An interviewer has to take that expertise and understanding and figure out if another HUMAN BEING has the same or similar expertise and understanding. He doesn’t have a compiler or runtime to help him out so his ability to succeed rests wholly on the questions he asks of the interviewee. But here’s a problem. Yes-no questions make TERRIBLE interview questions. You will discover next to nothing asking these types of questions. Interviewing is a conversation with a stranger who is likely somewhere between anxious and terrified at what confronts him. A good interviewer has to navigate human emotions. On top of that, a good interviewer needs to think that hiring is a critically important act, that doing it poorly will result in catastrophe and mayhem in the same way a developer thinks an off by one error might one day end the world.

Yet in 14 years of doing this work, the overarching reaction I’ve seen from developers and technical interviewers alike is “Meh.” Interviewing is a burden. You’d think we’d start to ask questions regarding why that might be so. Perhaps it’s because the thought of having a conversation with a stranger gives lots of software engineers nightmares. The only training I’ve ever received regarding interviewing is “Don’t do anything that will make HR fire you.” Which only serves to further terrify me regarding my ability to even be a mediocre interviewer.

In recent times, interviewing has moved away from technical expertise and focused on cultural fit. This switches the focus even more from a developer’s excellence all things technological and asks him to decide if the person on the other end of the line or across the table has the same VALUES. Remember, the typical way we decide if a software developer is good is whether he can make a computer do the correct thing. It’s yes or no again. But now we’re asking him to do something far more subjective, to carry on a conversation with a stranger and see if they have the same values. It sounds like a recipe for disaster.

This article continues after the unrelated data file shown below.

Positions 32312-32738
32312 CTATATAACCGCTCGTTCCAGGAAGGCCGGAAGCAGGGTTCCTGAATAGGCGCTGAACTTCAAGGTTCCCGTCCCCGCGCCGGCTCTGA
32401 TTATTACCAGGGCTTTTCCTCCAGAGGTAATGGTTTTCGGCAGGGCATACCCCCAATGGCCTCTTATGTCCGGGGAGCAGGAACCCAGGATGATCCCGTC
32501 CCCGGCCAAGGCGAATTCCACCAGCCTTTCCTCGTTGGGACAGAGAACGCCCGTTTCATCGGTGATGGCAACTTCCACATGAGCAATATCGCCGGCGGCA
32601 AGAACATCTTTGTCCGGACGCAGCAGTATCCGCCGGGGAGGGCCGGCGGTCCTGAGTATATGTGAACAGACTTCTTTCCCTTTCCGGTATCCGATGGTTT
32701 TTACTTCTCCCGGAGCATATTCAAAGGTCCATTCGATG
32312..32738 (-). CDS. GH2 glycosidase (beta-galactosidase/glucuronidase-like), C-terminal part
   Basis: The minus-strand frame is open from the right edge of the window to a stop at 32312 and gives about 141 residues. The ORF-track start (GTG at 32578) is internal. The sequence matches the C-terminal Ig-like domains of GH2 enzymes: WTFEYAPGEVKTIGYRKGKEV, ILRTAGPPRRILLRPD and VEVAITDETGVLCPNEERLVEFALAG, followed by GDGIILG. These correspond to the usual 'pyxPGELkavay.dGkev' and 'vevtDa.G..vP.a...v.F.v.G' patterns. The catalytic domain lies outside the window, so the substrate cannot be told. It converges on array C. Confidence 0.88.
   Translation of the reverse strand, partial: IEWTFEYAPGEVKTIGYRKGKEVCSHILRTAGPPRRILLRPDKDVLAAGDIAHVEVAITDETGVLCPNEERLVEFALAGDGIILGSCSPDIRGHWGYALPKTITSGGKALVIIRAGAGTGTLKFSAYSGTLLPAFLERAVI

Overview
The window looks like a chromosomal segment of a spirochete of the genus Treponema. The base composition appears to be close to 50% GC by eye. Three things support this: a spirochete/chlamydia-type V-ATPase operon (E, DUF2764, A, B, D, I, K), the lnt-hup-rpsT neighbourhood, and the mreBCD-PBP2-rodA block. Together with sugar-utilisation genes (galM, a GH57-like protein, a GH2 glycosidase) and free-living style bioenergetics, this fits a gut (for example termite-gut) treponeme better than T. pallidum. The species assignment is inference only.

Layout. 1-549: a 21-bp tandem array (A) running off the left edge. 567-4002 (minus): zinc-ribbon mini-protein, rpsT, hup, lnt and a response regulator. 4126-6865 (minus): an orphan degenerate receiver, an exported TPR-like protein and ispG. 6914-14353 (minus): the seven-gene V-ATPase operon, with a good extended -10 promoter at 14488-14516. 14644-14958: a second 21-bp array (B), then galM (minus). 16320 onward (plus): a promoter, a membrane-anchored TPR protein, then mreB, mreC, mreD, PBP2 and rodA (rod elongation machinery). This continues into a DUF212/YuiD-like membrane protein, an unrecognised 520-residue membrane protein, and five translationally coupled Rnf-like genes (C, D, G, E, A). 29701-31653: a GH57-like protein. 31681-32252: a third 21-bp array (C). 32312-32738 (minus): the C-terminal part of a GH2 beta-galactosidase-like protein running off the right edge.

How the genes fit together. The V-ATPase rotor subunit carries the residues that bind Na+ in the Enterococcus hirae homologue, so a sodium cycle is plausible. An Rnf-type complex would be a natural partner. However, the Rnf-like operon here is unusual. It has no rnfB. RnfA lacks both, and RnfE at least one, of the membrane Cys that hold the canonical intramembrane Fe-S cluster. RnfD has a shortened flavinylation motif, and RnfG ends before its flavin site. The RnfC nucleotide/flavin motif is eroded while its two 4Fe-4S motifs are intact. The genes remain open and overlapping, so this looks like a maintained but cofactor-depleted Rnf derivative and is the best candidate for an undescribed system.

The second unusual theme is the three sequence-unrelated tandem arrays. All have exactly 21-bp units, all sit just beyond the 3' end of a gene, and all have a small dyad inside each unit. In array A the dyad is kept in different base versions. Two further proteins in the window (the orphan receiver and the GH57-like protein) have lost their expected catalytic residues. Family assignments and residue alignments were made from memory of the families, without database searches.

Here’s my current list of things that a good interviewer has: strong technical expertise, an ability to think on one’s feet, an ability to put a candidate at ease (because no one performs well when they think their life is on the line, metaphorically speaking), an ability to tell another human being “you just aren’t up to snuff” in a way that hopefully doesn’t make one sound like an asshole and an ability to carry on a social interaction all the while judging the other social interactant on a wide array of criterion. Of that list, only the first seems to naturally overlap with the skill set of an engineer. And in fact, several of those abilities are often in direct opposition to the skills of an engineer.

When you find an software developer who is also good at interviewing, it’s not because one caused the other. It’s because that person has multiple skill sets that slightly overlap in the same way a stall mucker has a slightly overlapping skill set with a jockey. Now if you’ll excuse me, I have to go track down a runaway race horse, er, prep for an interview.

P.S. This blog is 5 years old today. That’s as shocking to you as it is to me.